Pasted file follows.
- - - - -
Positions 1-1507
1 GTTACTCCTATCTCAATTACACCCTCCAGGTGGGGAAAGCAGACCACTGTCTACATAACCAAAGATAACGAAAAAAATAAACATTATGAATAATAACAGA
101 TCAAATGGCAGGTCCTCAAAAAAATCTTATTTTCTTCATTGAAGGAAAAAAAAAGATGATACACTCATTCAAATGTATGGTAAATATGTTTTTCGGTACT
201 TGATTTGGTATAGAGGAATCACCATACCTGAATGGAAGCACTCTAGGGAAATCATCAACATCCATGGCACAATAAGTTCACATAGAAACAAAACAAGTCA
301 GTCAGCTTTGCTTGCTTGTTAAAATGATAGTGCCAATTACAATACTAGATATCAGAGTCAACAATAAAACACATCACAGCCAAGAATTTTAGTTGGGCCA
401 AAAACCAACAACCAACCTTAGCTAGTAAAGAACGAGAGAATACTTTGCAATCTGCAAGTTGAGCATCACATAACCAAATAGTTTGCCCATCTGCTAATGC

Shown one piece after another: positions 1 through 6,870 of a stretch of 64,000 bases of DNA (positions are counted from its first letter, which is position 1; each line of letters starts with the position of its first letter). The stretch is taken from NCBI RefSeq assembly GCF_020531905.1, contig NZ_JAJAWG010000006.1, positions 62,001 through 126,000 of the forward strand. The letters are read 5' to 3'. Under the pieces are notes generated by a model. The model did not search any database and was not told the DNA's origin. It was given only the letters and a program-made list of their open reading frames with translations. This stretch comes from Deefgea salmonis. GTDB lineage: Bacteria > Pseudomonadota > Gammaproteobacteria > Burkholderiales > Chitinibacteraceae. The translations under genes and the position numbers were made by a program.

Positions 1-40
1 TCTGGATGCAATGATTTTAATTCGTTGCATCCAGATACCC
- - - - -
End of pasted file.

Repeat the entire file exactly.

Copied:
Positions 1-1507
1 GTTACTCCTATCTCAATTACACCCTCCAGGTGGGGAAAGCAGACCACTGTCTACATAACCAAAGATAACGAAAAAAATAAACATTATGAATAATAACAGA
101 TCAAATGGCAGGTCCTCAAAAAAATCTTATTTTCTTCATTGAAGGAAAAAAAAAGATGATACACTCATTCAAATGTATGGTAAATATGTTTTTCGGTACT
201 TGATTTGGTATAGAGGAATCACCATACCTGAATGGAAGCACTCTAGGGAAATCATCAACATCCATGGCACAATAAGTTCACATAGAAACAAAACAAGTCA
301 GTCAGCTTTGCTTGCTTGTTAAAATGATAGTGCCAATTACAATACTAGATATCAGAGTCAACAATAAAACACATCACAGCCAAGAATTTTAGTTGGGCCA
401 AAAACCAACAACCAACCTTAGCTAGTAAAGAACGAGAGAATACTTTGCAATCTGCAAGTTGAGCATCACATAACCAAATAGTTTGCCCATCTGCTAATGC

Shown one piece after another: positions 1 through 6,870 of a stretch of 64,000 bases of DNA (positions are counted from its first letter, which is position 1; each line of letters starts with the position of its first letter). The stretch is taken from NCBI RefSeq assembly GCF_020531905.1, contig NZ_JAJAWG010000006.1, positions 62,001 through 126,000 of the forward strand. The letters are read 5' to 3'. Under the pieces are notes generated by a model. The model did not search any database and was not told the DNA's origin. It was given only the letters and a program-made list of their open reading frames with translations. This stretch comes from Deefgea salmonis. GTDB lineage: Bacteria > Pseudomonadota > Gammaproteobacteria > Burkholderiales > Chitinibacteraceae. The translations under genes and the position numbers were made by a program.

Positions 1-40
1 TCTGGATGCAATGATTTTAATTCGTTGCATCCAGATACCC